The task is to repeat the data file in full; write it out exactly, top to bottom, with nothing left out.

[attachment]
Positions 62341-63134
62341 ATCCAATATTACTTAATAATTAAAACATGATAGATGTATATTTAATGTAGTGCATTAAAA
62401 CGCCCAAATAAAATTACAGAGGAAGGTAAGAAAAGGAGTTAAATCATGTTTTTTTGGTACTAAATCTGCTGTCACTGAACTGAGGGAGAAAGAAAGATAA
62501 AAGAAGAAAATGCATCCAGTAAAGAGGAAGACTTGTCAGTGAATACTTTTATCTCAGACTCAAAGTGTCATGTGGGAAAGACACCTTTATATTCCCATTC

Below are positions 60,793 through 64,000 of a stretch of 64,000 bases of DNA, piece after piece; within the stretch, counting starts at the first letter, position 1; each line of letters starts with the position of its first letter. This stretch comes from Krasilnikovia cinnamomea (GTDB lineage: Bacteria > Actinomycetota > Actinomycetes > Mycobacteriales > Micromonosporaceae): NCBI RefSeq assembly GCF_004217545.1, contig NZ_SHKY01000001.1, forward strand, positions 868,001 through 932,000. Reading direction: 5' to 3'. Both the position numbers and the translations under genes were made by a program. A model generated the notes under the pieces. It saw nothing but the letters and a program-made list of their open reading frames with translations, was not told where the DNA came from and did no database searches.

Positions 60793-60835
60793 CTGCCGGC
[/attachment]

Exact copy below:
Positions 62341-63134
62341 ATCCAATATTACTTAATAATTAAAACATGATAGATGTATATTTAATGTAGTGCATTAAAA
62401 CGCCCAAATAAAATTACAGAGGAAGGTAAGAAAAGGAGTTAAATCATGTTTTTTTGGTACTAAATCTGCTGTCACTGAACTGAGGGAGAAAGAAAGATAA
62501 AAGAAGAAAATGCATCCAGTAAAGAGGAAGACTTGTCAGTGAATACTTTTATCTCAGACTCAAAGTGTCATGTGGGAAAGACACCTTTATATTCCCATTC

Below are positions 60,793 through 64,000 of a stretch of 64,000 bases of DNA, piece after piece; within the stretch, counting starts at the first letter, position 1; each line of letters starts with the position of its first letter. This stretch comes from Krasilnikovia cinnamomea (GTDB lineage: Bacteria > Actinomycetota > Actinomycetes > Mycobacteriales > Micromonosporaceae): NCBI RefSeq assembly GCF_004217545.1, contig NZ_SHKY01000001.1, forward strand, positions 868,001 through 932,000. Reading direction: 5' to 3'. Both the position numbers and the translations under genes were made by a program. A model generated the notes under the pieces. It saw nothing but the letters and a program-made list of their open reading frames with translations, was not told where the DNA came from and did no database searches.

Positions 60793-60835
60793 CTGCCGGC